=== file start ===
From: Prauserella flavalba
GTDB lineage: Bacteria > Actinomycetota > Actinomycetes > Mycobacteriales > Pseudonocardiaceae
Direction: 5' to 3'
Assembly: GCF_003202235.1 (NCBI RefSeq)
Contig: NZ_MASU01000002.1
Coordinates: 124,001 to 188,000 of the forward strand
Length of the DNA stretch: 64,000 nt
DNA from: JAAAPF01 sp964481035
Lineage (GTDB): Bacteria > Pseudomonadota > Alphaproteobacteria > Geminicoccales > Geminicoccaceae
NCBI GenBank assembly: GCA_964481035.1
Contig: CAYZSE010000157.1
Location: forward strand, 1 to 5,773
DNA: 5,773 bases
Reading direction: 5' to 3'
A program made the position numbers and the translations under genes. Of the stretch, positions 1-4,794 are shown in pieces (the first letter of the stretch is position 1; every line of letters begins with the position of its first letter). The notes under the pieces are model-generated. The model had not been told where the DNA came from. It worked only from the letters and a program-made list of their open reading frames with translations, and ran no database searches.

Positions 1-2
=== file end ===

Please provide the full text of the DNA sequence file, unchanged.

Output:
From: Prauserella flavalba
GTDB lineage: Bacteria > Actinomycetota > Actinomycetes > Mycobacteriales > Pseudonocardiaceae
Direction: 5' to 3'
Assembly: GCF_003202235.1 (NCBI RefSeq)
Contig: NZ_MASU01000002.1
Coordinates: 124,001 to 188,000 of the forward strand
Length of the DNA stretch: 64,000 nt
DNA from: JAAAPF01 sp964481035
Lineage (GTDB): Bacteria > Pseudomonadota > Alphaproteobacteria > Geminicoccales > Geminicoccaceae
NCBI GenBank assembly: GCA_964481035.1
Contig: CAYZSE010000157.1
Location: forward strand, 1 to 5,773
DNA: 5,773 bases
Reading direction: 5' to 3'
A program made the position numbers and the translations under genes. Of the stretch, positions 1-4,794 are shown in pieces (the first letter of the stretch is position 1; every line of letters begins with the position of its first letter). The notes under the pieces are model-generated. The model had not been told where the DNA came from. It worked only from the letters and a program-made list of their open reading frames with translations, and ran no database searches.

Positions 1-2